Changes are coming to Massachusetts businesses. Bank Systems & Technology reported:
"... come May 1, [companies and banks] will have to be mindful of strict new rules coming from the Commonwealth of Massachusetts around data security. The Massachusetts Data Security Regulations are perhaps like no other in terms of their depth and scope... They go beyond the rules of other states and the federal government that simply require companies to notify their customers of theft of their personal information."
There are several personal data items consumers must protect. Companies and banks keep a wide range of sensitive data about consumers (e.g., customers, employees, contractors, and former employees) which they don't always protect. What makes the Massachusetts law stricter:
"... companies, including banks, that handle the personal data of a Massachusetts resident must show they have in place a comprehensive, written information security program with heightened security procedures around how this information is handled. The rules also extend to entities' service providers and the degree to which they too much show they comply with the Massachusetts rules of handling data on residents. Companies have until May 1 to amend their vendor contracts to reflect this and until Jan. 1, 2010 to certify their vendors comply. Furthermore, companies must comply with these rules even if they do not have a single office in the Bay State or if they are in an already heavily regulated industry, like financial services. As long as customers in businesses' databases reside in Massachusetts, those companies are affected by the rules."
Now that's a law I like. Clear data security protections for consumers. There's more:
"Under the rules, companies have a duty to monitor their security programs on an ongoing basis... The safeguards in the program must be administrative, technical and physical in nature. Entities will be required to identify all records used to store personal information... Businesses must also identify and assess both internal and external risks to the organization. Once these steps are completed, they must then evaluate (and improve, if necessary) the safeguards in place around such areas as employee training and physical security... companies will be obligated to limit the collection and use of personal information. They must identify the purposes for which they collect this kind of information and identify how long the wish to keep it and who can access it."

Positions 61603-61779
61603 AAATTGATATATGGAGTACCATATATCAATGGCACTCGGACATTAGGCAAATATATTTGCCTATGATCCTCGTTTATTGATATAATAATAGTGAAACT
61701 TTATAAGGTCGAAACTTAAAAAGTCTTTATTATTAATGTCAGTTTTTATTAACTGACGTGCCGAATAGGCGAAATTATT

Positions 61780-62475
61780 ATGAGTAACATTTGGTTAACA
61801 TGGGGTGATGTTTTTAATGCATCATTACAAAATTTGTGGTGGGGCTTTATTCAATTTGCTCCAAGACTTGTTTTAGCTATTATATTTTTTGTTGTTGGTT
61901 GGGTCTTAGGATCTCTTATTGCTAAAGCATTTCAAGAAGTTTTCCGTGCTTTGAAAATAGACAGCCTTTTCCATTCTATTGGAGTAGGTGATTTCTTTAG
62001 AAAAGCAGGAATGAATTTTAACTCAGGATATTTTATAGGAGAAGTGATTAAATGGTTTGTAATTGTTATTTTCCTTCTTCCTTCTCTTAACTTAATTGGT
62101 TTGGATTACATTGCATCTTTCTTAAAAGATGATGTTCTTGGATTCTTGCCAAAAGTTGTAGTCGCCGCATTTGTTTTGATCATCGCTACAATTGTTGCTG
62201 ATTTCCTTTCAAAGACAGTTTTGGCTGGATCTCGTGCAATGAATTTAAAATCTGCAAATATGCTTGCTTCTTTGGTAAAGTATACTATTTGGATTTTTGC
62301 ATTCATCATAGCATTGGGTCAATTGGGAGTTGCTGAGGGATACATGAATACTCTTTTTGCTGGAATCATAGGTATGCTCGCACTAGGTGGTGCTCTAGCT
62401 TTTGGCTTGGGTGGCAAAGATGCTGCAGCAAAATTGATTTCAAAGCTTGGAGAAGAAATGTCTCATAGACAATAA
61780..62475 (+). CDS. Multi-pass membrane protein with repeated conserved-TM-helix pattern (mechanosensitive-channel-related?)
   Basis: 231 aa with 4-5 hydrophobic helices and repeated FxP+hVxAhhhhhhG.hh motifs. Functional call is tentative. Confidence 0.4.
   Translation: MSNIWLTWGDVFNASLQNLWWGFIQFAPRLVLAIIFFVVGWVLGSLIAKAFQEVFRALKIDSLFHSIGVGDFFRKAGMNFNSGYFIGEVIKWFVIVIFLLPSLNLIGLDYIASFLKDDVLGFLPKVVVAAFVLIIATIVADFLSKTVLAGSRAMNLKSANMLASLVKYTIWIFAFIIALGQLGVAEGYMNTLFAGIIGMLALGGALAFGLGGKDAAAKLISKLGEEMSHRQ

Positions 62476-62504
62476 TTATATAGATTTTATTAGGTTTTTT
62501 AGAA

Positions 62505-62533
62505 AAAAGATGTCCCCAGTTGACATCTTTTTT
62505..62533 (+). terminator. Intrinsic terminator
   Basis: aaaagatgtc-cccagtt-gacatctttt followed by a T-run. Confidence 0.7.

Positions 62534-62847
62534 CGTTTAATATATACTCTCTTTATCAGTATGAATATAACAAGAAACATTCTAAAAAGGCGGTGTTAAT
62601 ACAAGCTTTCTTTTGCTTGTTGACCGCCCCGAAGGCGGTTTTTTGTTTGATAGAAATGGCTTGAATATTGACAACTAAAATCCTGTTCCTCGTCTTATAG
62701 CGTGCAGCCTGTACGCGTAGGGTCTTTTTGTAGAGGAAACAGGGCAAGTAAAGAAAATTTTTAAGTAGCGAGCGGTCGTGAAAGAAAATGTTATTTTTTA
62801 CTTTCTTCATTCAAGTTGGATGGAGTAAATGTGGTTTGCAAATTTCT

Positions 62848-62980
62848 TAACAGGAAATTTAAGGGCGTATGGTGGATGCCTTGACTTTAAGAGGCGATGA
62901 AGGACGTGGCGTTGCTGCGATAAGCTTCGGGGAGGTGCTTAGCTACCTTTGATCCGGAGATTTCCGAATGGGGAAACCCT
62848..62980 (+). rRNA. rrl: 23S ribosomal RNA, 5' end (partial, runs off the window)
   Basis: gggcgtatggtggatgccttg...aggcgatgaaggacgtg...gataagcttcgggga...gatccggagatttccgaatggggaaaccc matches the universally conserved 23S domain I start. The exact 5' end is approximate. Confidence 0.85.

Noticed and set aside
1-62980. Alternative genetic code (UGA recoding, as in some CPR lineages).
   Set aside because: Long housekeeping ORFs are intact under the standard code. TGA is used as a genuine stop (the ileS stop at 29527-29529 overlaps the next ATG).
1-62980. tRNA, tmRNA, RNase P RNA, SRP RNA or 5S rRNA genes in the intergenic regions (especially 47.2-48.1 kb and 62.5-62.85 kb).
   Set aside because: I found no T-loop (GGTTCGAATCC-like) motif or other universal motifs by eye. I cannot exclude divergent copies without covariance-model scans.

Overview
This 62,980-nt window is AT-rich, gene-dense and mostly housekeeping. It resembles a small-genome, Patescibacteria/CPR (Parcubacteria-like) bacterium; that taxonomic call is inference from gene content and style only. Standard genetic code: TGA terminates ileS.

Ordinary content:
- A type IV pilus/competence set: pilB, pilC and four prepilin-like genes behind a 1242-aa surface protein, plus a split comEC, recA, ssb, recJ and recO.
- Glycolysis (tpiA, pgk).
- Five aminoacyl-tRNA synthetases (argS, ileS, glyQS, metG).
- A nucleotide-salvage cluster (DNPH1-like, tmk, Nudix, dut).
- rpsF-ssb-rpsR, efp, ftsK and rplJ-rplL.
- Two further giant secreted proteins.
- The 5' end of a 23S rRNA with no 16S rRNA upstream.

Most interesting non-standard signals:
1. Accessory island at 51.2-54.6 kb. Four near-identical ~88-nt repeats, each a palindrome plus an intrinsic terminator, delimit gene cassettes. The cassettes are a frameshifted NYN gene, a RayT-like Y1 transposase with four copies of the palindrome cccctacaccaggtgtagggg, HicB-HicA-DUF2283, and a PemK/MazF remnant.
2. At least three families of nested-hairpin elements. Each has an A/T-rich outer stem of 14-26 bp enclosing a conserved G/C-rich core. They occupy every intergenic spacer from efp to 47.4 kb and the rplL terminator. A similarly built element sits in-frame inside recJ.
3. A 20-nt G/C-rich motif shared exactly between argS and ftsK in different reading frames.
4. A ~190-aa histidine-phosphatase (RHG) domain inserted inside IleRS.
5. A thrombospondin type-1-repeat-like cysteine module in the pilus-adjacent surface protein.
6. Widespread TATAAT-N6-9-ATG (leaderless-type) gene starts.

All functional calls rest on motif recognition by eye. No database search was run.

Since so many company data breaches have involved laptop computers and flash drives, the rules also cover employee training and:
"Companies will be required to encrypt data that is not only stored but also when it is being transmitted over networks or physically moved as when an employees take a laptop home."
Amen. That's pretty good legislation which covers most of the problem areas that cause data breaches. However, I would have liked to have seen specific protections in the legislation about RFID, and jail time for executives at companies that don't comply or experience repeated data breaches.
I encourage Massachusetts residents to write to their elected officials and thank them for these new data security. I encourage residents in other states to ask their elected officials what they are doing about data security so their state does not fall behind Massachusetts.